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Published: February 26th 2022
On Wednesday morning we went and met with Alice who is a mentor parent in one of the groups that I have not been teaching, primarily because they are not as organized. Alice has 6 children and has been working at the stone quarry for 22 years. Her job is to brake the larger stones into smaller stone. She does this with her hands using a larger stone as a tool. This is an extremely hard and dangerous job. Not only can they hurt themselves, but they are also inhaling the stone dust that is around them. Through the years she has brought her children to work with her, which is not a good playground for children. Her 16 year old son is not in school so has started to work at the quarry with her, but has already injured himself and starting to experience breathing problems. She has sent a few of the children up north to live with her mother as it is cheaper there. Her goal is to save enough money that she can open a stall to sell groceries and leave the quarry.
Later in the day, this brought up a discussion about what
products that Uganda exports. Up until recently coffee had always been the largest export followed by milk, fish, and tobacco. But, within the last few years Gold has been surpassed Coffee (5 times as much as coffee). But, Uganda is not rich in gold resources. It is estimated that only 10% of this gold was actually mined in Uganda. The rest comes from the neighbor countries. It is brought across the bordered illegally then exported as Ugandan gold. This illegal trade has continued to fuel the wars in Congo and South Sudan. But, because the government is very friendly with the mining companies it is unlikely this will change.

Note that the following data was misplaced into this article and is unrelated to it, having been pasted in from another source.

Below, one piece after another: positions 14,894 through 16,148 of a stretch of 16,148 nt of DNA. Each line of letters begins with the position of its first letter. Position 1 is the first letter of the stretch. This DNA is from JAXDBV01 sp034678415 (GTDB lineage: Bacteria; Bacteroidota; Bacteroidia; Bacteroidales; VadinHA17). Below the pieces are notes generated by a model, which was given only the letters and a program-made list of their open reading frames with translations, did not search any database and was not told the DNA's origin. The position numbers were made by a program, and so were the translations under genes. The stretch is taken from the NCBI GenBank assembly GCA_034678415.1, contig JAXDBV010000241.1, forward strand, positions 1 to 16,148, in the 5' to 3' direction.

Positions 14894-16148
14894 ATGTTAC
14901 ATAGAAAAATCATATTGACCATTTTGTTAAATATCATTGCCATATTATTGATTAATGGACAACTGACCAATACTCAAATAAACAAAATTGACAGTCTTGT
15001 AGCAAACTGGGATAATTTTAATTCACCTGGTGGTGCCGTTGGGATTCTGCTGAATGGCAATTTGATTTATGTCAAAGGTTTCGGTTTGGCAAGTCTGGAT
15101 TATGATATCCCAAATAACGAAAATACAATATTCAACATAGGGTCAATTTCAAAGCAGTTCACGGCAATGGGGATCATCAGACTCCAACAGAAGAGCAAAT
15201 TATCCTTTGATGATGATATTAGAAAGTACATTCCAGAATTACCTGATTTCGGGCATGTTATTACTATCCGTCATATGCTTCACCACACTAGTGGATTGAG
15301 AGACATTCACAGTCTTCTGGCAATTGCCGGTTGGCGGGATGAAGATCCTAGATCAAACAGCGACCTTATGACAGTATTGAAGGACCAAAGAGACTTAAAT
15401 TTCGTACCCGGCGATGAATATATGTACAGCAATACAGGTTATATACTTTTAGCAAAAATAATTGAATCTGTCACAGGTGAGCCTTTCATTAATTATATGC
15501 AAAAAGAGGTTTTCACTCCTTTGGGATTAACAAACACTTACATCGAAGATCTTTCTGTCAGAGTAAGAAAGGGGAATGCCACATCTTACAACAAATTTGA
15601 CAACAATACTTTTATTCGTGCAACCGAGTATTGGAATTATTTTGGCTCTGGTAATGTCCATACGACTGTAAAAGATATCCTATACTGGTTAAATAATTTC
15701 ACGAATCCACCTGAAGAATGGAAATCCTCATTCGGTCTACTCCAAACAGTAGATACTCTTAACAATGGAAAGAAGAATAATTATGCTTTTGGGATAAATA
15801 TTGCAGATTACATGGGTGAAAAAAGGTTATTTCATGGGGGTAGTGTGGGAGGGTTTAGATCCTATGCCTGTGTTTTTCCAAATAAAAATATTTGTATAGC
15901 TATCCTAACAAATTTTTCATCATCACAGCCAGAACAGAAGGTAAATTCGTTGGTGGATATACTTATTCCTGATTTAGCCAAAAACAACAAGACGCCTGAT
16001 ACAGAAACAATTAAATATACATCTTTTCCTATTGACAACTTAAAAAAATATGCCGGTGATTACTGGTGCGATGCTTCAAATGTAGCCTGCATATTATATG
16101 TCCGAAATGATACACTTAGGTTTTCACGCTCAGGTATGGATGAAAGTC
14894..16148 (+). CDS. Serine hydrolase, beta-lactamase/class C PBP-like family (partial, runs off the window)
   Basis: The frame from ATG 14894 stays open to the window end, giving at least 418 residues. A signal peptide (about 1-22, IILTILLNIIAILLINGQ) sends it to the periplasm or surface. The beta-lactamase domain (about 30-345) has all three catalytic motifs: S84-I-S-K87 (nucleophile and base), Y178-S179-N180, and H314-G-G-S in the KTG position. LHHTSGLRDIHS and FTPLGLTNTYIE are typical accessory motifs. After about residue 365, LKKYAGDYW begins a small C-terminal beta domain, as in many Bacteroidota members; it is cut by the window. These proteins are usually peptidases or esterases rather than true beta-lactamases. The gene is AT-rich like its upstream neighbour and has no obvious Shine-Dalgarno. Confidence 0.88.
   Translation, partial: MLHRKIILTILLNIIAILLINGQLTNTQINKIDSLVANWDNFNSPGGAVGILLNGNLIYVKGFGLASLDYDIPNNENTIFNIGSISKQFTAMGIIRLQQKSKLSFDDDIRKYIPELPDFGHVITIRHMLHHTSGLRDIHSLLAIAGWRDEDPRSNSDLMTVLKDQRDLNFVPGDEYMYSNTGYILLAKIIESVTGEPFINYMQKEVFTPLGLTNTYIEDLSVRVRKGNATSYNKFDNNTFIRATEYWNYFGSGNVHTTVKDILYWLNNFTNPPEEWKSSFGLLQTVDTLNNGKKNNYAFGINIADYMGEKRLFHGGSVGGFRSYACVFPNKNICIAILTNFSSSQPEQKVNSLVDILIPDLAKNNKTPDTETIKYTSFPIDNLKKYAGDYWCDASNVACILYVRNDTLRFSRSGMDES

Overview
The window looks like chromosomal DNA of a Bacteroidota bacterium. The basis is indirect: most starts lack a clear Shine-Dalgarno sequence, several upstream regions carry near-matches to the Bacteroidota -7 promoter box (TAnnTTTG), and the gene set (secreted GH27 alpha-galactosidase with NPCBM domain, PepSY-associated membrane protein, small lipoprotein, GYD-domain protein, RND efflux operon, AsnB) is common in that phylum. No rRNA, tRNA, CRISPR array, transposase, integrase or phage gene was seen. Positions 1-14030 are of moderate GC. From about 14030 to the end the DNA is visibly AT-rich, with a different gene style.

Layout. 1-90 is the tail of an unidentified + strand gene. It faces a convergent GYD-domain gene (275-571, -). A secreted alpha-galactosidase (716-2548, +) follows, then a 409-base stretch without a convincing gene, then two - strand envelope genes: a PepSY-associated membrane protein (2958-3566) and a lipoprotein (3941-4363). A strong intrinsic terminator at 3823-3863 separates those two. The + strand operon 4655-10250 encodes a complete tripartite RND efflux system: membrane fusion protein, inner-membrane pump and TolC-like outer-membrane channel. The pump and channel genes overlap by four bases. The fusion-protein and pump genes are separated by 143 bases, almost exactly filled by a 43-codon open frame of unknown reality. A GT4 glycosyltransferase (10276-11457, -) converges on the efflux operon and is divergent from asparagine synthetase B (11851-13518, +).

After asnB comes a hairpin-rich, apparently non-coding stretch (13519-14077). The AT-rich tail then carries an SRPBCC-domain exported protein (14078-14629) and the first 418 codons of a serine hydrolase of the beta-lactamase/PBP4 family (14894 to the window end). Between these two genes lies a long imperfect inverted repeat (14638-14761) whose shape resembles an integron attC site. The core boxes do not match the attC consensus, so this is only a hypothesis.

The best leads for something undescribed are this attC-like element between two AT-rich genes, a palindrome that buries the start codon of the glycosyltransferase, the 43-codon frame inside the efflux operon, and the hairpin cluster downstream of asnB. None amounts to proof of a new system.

In the afternoon I had my final class with the women’s group. I learned in my last class that they call themselves the Sparkling Mother's Club. This is because most of them have teenage daughters and want to help those girls sparkle. We went through an overview of what we have learned during the class and receive their feedback. I was very happy to hear how the women are already implementing what they have learned in their business. For example, during the marketing class we talked about if
you get a new product you could have your current customers try it for free and give feedback. The very next day, one of the women brought chapati to the office she had made, asked us to tried it. After getting positive feedback, she asked if she could supply it for our Friday meeting instead of the local grocery store. And like that, she had her first order. It was also so lovely to hear how many of them have started basic bookkeeping for their business so they can track if they are in fact making a profit. They finished the class with a very sweet gift, card, and letter. Madam Abbie made the shoes and received an order for more of them when the ladies saw them.
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